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Open Access item Pastoralism in Natural Parks of Andalusia (Spain): a tool for fire prevention and the naturalization of ecosystems.
|Citation:||Changes in sheep and goat farming systems at the beginning of the 21st century.|
6th International Seminar of the FAO-Ciheam Network on Sheep and Goats (Sub-network on Production Systems); Ponte de Lima (Portugal), 2007 (publicado en 2009)
|Abstract:||The Environment Department of the Government of Andalusia (Spain) has recently undertaken
the responsibility of integrating extensive livestock grazing as a tool for fire prevention in several Natural Parks of the region. With the participation of 19 shepherds, 910 ha of fuelbreaks are being maintained by sheep and goat flocks. Their effect is being monitored and specific research is being carried out to adjust
the system. In exchange for the service provided, shepherds are paid proportionally both to the surface of fuelbreaks they maintain, and to the biomass control outcome they achieve. This is an extra income that
drives their production systems towards sustainable activities integrated in the conservation of forest resources. On the other hand, extensive and scarcely managed forest pine plantations and oak-tree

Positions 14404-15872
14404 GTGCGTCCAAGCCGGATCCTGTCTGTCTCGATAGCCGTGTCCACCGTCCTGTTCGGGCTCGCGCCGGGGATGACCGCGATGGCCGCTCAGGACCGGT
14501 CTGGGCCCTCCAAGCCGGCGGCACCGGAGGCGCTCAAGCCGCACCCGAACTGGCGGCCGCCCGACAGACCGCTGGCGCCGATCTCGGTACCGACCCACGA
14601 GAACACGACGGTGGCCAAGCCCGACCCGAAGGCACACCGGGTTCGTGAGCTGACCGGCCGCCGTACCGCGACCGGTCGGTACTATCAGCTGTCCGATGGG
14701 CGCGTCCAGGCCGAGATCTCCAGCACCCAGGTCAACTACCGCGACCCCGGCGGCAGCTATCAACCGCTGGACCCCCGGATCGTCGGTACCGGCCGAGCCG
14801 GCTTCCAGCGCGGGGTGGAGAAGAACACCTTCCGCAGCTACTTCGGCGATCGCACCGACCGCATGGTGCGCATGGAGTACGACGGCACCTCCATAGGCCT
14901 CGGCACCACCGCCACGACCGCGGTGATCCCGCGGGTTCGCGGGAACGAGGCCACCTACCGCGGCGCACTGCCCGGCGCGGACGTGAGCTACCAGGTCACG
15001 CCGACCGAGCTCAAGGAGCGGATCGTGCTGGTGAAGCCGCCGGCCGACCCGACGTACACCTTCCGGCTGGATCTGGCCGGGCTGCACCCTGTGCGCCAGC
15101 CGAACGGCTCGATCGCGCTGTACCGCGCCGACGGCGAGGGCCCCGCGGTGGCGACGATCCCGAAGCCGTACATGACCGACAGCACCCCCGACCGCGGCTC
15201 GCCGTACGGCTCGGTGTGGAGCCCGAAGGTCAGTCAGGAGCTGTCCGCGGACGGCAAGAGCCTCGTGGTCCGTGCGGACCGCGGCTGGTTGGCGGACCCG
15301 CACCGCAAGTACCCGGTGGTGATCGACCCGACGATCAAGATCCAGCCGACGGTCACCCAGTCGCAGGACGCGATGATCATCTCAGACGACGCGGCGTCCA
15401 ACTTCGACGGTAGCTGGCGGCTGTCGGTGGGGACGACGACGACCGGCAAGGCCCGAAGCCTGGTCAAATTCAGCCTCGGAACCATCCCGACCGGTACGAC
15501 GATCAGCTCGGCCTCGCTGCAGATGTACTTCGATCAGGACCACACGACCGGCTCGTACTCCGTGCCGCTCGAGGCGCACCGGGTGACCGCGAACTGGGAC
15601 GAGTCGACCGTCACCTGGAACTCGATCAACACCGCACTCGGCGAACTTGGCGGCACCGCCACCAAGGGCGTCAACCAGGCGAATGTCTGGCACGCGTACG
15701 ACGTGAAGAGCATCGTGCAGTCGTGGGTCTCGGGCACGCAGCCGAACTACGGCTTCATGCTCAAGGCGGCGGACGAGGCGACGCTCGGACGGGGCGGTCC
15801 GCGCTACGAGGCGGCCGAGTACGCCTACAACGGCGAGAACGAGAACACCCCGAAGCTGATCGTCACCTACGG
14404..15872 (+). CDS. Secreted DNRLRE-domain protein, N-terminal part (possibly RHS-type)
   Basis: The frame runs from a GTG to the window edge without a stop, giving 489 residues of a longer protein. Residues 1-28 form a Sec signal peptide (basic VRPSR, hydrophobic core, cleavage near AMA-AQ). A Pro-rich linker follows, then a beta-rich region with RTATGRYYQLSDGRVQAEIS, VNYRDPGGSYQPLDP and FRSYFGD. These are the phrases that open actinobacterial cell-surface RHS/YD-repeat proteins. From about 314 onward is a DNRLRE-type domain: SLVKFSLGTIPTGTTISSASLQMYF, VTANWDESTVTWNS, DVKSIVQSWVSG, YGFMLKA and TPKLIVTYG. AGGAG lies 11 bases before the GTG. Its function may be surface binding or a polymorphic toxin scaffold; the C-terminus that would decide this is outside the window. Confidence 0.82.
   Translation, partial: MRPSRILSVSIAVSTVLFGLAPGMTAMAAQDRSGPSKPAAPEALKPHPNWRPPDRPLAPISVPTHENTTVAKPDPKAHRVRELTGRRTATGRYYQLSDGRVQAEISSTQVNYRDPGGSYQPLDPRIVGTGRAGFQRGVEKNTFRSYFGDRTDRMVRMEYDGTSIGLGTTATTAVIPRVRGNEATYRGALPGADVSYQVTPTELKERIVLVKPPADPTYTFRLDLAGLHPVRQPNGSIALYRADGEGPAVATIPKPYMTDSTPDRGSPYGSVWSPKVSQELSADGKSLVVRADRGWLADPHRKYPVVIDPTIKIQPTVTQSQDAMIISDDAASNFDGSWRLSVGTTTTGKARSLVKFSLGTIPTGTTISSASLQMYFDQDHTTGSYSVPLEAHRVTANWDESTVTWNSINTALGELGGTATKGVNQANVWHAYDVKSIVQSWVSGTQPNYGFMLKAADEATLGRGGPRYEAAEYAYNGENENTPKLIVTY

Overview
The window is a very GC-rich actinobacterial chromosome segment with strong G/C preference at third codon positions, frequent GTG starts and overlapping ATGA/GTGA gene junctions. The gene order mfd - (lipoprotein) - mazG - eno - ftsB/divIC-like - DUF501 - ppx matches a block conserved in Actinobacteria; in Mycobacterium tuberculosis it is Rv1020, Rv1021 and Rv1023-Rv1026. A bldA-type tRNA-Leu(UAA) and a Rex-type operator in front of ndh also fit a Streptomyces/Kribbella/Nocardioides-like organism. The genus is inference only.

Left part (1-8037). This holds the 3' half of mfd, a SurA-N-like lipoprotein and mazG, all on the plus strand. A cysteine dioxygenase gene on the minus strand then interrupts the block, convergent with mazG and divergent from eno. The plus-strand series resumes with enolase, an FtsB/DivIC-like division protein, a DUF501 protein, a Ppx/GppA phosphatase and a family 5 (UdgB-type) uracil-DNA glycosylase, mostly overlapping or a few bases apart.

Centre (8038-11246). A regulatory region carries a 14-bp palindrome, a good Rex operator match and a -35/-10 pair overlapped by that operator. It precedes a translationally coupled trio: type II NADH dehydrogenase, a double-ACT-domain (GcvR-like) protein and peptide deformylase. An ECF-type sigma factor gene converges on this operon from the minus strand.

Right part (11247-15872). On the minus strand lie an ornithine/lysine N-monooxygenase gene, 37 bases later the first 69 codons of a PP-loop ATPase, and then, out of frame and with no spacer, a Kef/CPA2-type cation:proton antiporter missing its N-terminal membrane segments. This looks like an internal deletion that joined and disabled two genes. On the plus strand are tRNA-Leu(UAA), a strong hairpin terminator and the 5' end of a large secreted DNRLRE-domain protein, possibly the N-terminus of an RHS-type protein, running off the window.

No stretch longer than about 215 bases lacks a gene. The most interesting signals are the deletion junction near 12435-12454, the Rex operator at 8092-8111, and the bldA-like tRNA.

communities are in need of diversification (naturalization) actions. Intense grazing – by domestic or wild herbivores –has always been present in Mediterranean forest and rangelands, contributing to their diversity
and dynamics. Therefore, livestock grazing is nowadays a tool that can efficiently collaborate with other initiatives in the naturalization of many simplified forest ecosystems. Both fire prevention and naturalization are main forest management issues in the 21st century, and livestock breeders have the opportunity to team
up, enhance their extensive production systems and benefit from the increased social and economical recognition of their activity.|
|Appears in Collections:||(EEZ) Comunicaciones congresos|
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